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Feature Articles


December 2005

Life And Death In The Bronx

By J. R. de Szigethy


     It is the setting of incredible natural beauty; wildlife abounds there, including America’s symbol the Bald Eagle, and the more adventurous of the human species are known to raft and canoe down the three rivers that run through it.

     It is also the setting of incredible ugliness; in recent years, motion picture directors seeking location shots that resemble the ruins of bombed-out sections of Berlin in the aftermath of World War II have photographed burned-out sections of the area.

     It has also been the home of world-famous artists and world-famous athletes. And, for many decades, it has been the home of members of the American Mafia and their corrupt politicians and law enforcement cronies. It is called ‘The Bronx,’ and it is a Borough of New York City. For over a Century, it has been a place where it’s residents have been confronted with choices, decisions that would determine, in many cases, who would live, and who would die in The Bronx.

     Such choices were those confronting Chazz Palminteri as he grew up in the Bronx in the 1950s and 1960s. With each passing year, the Bronx grew more deadly, as escalating crime and failed social policies took its toll on a decaying urban metropolis. Young Chazz was confronted with opposing figures as role models; his father, who worked hard to meek out a living for his family, and the Mafia wiseguys in the neighborhood who made significant incomes pushing prostitution rings, gambling rackets, drugs, and murder.

     New York City, then as now, had a reputation nationwide for providing sub-standard education to its students in the public school system. There are, of course, always exceptions, and one such was DeWitt Clinton High School in the Bronx. The school had a long-standing reputation as one that nurtured the creative processes of its students, its alumni including Oscar-winning writer Paddy Chayefsky, playwright Neil Simon, and Broadway composer Richard Rodgers. Such a climate of appreciation for artistic endeavors was the opportunity that Palminteri seized upon while attending the renowned school.

     Further evidence of the old adage "it’s not what you know but who you know!" is presented in Palminteri’s case when he crossed paths with a Canadian nightclub owner named Peter Gatien. In 1983 Gatien turned an abandoned Episcopal Church in a downtrodden Manhattan neighborhood into the Limelight Disco. The nightclub was an instant success, quickly becoming the "Studio 54" of its time, attracting the famous, near-famous, and those who wanted to be famous, even if for only the paltry "15 minutes" Andy Warhol had promised everyone in the modern era.

     In the late 1980s, Peter Gatien accepted the invitation of a young man named Michael Alig to share Christmas Dinner with him in his decrepit Bronx apartment. Alig was a misfit from Indiana had come to New York as so many young people do with dreams of making something of himself. Alig saw in Gatien the person who could help him achieve his destiny. At the dinner, Alig presented to Gatien his vision of creating a ‘scene’ at the Limelight that would provide publicity that would further the reputation of the club as THE nightclub of Manhattan. All Gatien had to do, Alig proffered, was to hire him as a party promoter at his club.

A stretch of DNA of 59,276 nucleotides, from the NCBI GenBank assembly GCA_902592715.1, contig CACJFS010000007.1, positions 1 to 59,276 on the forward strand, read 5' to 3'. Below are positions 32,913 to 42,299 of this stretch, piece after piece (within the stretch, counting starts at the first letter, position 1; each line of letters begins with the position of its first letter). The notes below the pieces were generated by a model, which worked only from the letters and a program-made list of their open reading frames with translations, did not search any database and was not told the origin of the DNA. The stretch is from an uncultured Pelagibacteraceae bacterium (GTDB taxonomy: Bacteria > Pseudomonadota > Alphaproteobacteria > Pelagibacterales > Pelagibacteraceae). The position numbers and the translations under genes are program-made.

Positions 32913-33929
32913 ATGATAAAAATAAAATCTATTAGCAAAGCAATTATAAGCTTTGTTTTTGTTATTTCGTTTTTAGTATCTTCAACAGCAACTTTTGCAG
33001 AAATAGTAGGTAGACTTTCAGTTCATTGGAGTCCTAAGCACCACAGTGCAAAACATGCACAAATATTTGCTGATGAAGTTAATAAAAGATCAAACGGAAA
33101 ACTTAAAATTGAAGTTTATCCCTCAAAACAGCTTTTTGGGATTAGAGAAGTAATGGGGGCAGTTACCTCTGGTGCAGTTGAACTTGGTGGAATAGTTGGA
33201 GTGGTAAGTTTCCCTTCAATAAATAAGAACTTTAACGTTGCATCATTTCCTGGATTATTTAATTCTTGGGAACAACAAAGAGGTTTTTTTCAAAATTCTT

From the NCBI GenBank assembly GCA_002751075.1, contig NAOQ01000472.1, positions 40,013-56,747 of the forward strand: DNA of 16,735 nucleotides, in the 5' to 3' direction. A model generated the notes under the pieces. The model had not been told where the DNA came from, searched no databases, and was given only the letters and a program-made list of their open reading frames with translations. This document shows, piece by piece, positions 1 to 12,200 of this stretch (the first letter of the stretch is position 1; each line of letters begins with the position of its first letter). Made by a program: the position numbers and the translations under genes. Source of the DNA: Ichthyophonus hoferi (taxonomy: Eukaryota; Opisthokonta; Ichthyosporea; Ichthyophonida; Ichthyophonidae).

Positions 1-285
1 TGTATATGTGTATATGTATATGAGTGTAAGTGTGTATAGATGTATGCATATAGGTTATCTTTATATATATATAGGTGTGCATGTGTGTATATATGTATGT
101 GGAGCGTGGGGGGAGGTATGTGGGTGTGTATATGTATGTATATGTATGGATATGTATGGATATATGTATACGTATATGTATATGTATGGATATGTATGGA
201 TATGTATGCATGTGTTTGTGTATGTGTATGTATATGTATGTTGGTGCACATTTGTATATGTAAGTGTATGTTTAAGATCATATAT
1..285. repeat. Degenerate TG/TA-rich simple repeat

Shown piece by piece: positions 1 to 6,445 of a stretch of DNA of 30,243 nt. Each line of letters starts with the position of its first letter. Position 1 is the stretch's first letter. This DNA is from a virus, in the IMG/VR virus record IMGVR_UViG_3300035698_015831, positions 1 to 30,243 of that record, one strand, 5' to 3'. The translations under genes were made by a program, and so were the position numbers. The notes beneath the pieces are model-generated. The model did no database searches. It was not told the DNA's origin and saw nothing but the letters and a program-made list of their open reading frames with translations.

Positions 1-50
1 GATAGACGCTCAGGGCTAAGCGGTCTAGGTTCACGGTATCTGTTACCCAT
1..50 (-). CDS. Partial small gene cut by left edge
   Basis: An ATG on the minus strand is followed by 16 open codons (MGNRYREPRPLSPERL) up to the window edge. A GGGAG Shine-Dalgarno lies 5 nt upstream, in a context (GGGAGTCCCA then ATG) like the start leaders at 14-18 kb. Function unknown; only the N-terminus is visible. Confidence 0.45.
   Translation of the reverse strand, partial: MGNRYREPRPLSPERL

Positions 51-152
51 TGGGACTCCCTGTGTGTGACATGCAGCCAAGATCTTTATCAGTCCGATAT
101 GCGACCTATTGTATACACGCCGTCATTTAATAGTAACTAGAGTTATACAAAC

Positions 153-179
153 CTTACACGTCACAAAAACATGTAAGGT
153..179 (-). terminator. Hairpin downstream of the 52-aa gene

Soon, Michael Alig’s ‘Disco 2000’ parties were the hit of the Manhattan nightlife, spawning a new urban phenomenon, the "Club Kids." Gatien soon owned four successful nightclubs in New York, the Limelight, the Tunnel, the Palladium, and Club USA. By the mid 1990s Gatien was raking in millions.

     Peter Gatien’s taking a chance on Michael Alig betrayed his talent for discovering those with creative potential. At the Tunnel, Gatien employed as a bouncer a young man who would later become the movie star Vin Diesel. At the Limelight, Gatien had aspiring actor and writer Chazz Palminteri working the door. After struggling for years to break into the entertainment business, Palminteri got his big break when Peter Gatien agreed to bankroll his play "A Bronx Tale," an autobiographical story of a young man growing up in the Bronx, inspired by both his hard-working, honest father and the Mafia wiseguys who ruled the streets.

     The play was a critical and commercial success. By 1993, Gatien had amassed enough income to independently produce the play as a motion picture. Actor Robert DeNiro, famous for portraying Mafia figures in movies which some believe glorify organized crime, chose the project to make his directing debut. DeNiro also played the lead role in the film of the honest father who tried to steer his young son away from the Mafia wiseguys that raked in considerable amounts of dirty cash. Chazz Palminteri played the main Mafia character.

     In pre-production, the makers of ‘A Bronx Tale’ sought an actor who would need to be around 17 years old and bare a resemblance to DeNiro. On a beach outside New York City, a casting agent spied young Lillo Brancato, Jr. Born to Columbian parents, Lillo had been adopted as an infant and raised in a traditional Italian home just North of the Bronx. Already a fan of DeNiro’s from his movie roles, Brancato had the right mix of what the movie makers were looking for.